The civil adversarial system that developed over centuries in England, and later spread to the U.S. and other colonies, might not work as well as a truth-seeking system.
Taxpayers pay for their countries' legal systems, including the wages of law officers, judges, legal bureaucrats, regulators, police, and prosecutors. Citizens living under English-style common law legal systems (and in particular those of former colonies Australia and the United States) also increasingly sense there is something wrong with these systems. A poll taken for the Australian Reader's Digest in 2011 found that judges and lawyers are less trusted there than bus drivers, vets, police, hairdressers, or chefs.
But what exactly is wrong? Whatever it is, it seems that lawyers, including judges and academics, cannot help much; law schools generally teach what the law is, not where it came from, or what ails it, or the cure. If vet schools did that, a lot of cats and dogs would be dead, and a lot more children would be sad.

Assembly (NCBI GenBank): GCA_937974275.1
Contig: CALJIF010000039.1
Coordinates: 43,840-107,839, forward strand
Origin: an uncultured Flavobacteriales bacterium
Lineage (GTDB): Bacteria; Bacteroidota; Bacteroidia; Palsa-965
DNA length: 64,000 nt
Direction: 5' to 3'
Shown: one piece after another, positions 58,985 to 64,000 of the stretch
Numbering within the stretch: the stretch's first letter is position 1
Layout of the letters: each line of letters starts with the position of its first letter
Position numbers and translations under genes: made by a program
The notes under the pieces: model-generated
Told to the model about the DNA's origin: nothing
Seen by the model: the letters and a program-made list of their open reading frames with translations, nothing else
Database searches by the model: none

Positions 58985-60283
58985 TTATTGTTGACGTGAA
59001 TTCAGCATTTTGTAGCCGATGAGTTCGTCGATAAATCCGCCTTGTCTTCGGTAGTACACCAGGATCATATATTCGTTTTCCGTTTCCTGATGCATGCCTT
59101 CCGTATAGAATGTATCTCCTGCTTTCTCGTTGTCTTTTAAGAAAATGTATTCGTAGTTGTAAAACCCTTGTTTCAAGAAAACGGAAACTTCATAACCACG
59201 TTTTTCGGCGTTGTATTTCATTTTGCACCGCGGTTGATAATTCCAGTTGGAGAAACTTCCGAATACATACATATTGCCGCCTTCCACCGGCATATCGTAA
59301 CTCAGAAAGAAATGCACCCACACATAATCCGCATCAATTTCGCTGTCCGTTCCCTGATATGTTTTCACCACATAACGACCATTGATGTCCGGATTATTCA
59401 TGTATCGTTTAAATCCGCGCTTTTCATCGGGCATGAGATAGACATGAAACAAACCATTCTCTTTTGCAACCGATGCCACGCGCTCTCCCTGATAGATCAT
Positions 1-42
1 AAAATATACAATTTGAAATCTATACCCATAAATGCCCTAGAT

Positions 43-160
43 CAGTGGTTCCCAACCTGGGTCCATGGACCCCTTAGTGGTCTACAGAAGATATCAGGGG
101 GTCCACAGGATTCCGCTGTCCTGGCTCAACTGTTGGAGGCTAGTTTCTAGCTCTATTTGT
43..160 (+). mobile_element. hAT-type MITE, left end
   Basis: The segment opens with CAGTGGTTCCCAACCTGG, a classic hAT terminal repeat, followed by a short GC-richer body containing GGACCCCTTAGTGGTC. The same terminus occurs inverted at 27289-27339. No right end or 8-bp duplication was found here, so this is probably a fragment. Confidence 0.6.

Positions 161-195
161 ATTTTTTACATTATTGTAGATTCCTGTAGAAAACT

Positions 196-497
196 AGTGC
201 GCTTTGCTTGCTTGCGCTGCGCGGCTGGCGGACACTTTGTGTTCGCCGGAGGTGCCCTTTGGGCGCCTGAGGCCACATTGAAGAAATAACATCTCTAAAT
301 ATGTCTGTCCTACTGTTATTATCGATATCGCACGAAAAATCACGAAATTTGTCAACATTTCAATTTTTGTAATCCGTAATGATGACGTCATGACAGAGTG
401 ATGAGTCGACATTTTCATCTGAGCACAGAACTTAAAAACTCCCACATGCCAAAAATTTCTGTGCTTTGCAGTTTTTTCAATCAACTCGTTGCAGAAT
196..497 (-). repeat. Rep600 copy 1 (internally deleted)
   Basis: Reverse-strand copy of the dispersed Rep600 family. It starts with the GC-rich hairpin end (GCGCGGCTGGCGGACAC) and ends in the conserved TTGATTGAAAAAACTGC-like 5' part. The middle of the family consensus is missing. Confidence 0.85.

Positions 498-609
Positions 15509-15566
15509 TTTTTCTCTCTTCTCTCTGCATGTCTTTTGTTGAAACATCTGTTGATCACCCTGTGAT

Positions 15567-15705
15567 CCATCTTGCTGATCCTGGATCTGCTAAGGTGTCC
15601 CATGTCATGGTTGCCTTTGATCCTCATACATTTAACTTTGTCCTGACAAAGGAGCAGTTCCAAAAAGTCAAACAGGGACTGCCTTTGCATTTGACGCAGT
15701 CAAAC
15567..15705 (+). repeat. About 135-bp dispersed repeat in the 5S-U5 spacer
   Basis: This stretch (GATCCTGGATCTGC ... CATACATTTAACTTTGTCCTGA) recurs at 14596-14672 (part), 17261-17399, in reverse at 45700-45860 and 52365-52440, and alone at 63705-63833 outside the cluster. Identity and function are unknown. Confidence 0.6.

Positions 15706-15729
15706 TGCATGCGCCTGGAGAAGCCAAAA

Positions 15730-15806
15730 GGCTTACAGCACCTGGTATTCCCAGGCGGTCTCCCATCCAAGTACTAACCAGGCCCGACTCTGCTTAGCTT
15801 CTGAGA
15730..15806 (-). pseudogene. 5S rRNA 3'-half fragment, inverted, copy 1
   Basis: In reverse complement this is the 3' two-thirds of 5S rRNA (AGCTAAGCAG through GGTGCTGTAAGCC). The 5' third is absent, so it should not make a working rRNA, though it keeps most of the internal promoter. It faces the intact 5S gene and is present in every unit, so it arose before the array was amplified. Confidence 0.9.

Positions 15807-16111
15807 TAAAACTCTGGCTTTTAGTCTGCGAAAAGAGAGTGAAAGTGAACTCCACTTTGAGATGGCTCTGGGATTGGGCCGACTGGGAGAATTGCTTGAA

Chronology is always the first element of deduction, so perhaps an evaluation of the development of the Anglo-American legal system is in order. The following account, drawn largely from the words of more than 300 lawyers and judges over the past few millenia, suggests that the system developed in what we might classify as six stages.
1. Trickle-down extortion. English common law began in 1166. At the time, every public office was for sale; buyers in turn extorted bribes from people who dealt with the office. It seems fair to assume that judges used lawyers as go-betweens for extortions. The entire form of the law, then, evolved from an elaborate dance of bribery and manipulation; hardly a solid foundation upon which to build a society.